African swine fever vaccine candidate moves one step closer to market
The Agriculture Research Service (ARS) announced that one of its vaccine candidates for African swine fever (ASF) has hit a significant milestone on the path to commercial approval. The vaccine passed a federal safety inspection, an important step in a series of safety tests.
The results revealed that the candidate does not revert to its normal virulence after being injected into swine. This is a required test to demonstrate that the weakened form of the ASF virus does not return to its original state.
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“It is very hard to predict how selective pressure can cause a live attenuated vaccine to return to virulence,” says senior ARS scientist Douglas Gladue. “In the case of this particular vaccine candidate, we deleted a gene, which makes it difficult for the virus to simply add the gene back. So, we expected reversion to its original form to be unlikely, but the test still had to be performed.”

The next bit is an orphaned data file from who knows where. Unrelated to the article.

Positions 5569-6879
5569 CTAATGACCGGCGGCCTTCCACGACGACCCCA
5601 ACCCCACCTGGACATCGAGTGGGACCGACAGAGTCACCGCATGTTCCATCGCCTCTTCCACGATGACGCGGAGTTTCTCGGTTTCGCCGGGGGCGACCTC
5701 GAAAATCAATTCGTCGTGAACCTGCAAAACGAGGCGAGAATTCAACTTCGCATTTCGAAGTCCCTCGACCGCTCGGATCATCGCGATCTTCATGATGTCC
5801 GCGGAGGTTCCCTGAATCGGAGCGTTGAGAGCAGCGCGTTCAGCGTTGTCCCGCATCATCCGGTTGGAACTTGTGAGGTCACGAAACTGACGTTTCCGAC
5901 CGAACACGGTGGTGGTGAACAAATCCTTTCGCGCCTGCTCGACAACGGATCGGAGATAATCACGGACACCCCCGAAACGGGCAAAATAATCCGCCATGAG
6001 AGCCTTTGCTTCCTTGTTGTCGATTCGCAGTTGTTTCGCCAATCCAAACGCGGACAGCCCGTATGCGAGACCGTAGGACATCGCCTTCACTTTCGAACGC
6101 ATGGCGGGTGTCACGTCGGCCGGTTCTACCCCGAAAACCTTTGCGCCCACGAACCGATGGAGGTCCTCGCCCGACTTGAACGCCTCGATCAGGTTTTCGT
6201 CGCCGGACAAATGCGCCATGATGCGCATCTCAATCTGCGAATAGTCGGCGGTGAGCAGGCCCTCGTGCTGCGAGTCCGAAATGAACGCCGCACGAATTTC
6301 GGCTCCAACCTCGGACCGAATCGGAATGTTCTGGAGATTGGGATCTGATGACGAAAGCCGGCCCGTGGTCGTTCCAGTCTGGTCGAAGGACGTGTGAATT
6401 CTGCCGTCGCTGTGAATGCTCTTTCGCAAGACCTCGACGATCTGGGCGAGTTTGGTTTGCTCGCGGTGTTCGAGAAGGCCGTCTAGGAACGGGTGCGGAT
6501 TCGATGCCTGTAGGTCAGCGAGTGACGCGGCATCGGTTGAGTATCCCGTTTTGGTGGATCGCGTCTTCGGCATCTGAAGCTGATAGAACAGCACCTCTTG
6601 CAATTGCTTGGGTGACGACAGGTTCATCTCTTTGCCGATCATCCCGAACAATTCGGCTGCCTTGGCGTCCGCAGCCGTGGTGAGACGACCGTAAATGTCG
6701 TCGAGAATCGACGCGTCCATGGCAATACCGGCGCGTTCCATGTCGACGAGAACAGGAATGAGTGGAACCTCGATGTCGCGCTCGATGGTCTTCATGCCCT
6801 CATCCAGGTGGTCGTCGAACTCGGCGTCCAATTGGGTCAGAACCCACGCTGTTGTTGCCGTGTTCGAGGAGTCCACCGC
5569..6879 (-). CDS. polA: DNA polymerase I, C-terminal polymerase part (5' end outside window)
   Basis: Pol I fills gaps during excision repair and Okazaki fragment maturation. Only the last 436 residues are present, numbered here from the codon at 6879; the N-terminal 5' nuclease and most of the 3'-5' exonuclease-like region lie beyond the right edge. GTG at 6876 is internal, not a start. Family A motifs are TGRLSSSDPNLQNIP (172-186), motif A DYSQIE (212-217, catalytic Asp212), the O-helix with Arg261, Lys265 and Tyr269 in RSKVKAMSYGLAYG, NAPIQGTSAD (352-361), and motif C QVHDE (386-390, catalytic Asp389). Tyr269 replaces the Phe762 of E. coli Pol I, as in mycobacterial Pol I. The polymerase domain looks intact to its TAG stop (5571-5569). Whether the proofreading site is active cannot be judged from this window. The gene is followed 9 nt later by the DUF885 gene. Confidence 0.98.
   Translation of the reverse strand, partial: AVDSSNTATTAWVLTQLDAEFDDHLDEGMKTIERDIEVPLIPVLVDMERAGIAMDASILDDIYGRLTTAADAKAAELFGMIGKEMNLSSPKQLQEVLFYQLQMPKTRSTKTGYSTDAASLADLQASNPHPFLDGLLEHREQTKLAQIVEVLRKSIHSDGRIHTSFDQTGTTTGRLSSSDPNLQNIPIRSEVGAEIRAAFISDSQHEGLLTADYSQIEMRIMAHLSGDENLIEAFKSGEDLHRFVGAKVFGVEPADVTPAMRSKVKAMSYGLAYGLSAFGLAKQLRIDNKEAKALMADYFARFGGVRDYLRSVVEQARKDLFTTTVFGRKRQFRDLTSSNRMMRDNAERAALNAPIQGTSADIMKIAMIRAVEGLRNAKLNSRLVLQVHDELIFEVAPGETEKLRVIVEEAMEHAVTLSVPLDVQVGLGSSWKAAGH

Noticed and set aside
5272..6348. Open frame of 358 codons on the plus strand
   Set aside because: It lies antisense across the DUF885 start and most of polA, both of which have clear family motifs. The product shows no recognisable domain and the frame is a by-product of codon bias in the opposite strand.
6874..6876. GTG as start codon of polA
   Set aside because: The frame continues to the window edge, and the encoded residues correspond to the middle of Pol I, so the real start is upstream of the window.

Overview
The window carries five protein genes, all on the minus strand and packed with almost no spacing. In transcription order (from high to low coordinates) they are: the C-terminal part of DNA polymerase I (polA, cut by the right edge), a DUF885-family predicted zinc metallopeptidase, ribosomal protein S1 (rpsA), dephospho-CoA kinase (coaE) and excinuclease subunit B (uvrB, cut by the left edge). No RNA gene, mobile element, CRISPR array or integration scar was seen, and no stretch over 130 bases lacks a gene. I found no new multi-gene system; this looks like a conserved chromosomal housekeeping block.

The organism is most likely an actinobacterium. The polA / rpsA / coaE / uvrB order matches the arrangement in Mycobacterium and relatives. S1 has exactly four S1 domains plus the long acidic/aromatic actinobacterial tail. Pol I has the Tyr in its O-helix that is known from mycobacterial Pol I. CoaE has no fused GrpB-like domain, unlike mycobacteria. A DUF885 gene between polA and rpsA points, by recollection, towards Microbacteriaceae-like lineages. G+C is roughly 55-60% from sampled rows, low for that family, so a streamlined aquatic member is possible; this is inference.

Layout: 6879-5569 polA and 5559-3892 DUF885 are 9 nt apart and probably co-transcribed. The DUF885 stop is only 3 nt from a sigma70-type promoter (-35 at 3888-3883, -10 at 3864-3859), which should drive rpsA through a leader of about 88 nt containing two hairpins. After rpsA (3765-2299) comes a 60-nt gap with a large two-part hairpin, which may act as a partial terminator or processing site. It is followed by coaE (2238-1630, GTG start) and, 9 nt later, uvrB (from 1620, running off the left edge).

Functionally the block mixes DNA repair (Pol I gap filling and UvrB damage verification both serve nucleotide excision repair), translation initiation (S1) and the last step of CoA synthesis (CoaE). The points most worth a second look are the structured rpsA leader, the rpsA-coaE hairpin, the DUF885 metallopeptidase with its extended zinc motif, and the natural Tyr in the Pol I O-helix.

Vaccine strains keep most of their original genetic makeup and could potentially change when exposed to environmental variables, which is why safety tests like these are performed.
These studies are necessary to gain approval for use in Vietnam and eventually in other countries around the world. Commercial use in the future will hinge on individual safety standards determined by an individual country. The vaccine candidate was recently selected by NAVETCO for commercial development in Vietnam. Further development of the candidate will continue once the vaccine gets approval in Vietnam.
Though the risk of ASF poses a significant economic threat to the swine industry, there have not been any outbreaks in the United States. In 2007, cases spread from Africa and the Republic of Georgia, and several were reported in Central Europe, Asia, and the Dominican Republic in 2021.